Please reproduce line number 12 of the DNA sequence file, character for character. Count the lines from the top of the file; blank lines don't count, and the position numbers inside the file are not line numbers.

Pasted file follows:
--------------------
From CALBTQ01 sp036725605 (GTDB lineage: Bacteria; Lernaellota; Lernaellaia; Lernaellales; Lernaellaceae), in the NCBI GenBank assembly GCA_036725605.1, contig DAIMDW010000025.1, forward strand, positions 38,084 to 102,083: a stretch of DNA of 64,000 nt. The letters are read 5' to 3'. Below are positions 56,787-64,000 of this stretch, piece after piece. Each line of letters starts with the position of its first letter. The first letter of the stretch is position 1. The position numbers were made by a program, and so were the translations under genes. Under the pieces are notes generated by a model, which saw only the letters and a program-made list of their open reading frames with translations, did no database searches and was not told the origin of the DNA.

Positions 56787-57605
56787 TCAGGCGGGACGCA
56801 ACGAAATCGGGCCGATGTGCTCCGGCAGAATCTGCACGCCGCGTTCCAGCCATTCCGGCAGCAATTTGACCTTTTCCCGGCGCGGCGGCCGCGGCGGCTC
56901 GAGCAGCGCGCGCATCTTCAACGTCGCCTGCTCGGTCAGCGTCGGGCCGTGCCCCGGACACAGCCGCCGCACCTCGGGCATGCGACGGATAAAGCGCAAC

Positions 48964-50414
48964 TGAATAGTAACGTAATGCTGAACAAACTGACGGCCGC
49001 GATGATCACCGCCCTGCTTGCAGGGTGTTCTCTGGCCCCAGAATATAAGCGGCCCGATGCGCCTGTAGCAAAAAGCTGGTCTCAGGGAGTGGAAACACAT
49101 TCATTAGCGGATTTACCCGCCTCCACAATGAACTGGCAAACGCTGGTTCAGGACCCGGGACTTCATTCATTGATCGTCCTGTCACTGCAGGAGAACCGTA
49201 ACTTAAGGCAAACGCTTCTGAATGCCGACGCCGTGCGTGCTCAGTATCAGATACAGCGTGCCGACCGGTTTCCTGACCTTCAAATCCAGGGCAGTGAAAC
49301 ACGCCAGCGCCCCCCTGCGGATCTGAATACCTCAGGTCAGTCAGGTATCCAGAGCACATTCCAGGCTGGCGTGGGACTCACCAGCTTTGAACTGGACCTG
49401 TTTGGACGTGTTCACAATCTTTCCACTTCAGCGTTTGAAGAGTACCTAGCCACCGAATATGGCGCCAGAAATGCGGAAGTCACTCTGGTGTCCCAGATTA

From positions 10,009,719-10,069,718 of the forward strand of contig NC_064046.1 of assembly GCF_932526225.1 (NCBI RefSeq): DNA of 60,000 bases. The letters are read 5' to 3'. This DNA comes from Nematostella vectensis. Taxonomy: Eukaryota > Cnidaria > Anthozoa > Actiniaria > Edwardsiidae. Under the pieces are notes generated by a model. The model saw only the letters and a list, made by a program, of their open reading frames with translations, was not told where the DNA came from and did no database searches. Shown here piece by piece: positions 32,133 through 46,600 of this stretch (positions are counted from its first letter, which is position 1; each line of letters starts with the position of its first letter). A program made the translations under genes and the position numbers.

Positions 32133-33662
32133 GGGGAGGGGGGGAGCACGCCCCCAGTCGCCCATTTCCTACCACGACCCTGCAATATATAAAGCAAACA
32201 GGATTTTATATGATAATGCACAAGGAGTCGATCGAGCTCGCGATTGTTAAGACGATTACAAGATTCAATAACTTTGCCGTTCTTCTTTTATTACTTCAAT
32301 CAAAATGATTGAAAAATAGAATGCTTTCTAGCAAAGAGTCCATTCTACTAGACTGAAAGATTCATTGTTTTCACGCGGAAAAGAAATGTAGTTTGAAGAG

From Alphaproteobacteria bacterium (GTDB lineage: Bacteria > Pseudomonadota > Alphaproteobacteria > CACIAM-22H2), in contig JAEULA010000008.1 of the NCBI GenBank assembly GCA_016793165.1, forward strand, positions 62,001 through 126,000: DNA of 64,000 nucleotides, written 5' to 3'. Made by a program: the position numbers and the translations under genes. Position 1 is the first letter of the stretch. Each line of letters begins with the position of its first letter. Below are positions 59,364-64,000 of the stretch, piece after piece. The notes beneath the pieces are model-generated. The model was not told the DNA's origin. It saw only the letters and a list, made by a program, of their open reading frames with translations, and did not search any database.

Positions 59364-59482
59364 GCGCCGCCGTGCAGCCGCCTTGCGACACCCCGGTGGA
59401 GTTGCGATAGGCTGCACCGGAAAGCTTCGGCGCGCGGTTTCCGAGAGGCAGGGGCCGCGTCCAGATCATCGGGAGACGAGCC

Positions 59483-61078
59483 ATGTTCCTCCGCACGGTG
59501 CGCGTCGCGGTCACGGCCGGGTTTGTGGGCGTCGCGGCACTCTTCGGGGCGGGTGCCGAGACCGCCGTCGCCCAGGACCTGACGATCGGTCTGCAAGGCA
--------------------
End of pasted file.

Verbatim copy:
49401 TTTGGACGTGTTCACAATCTTTCCACTTCAGCGTTTGAAGAGTACCTAGCCACCGAATATGGCGCCAGAAATGCGGAAGTCACTCTGGTGTCCCAGATTA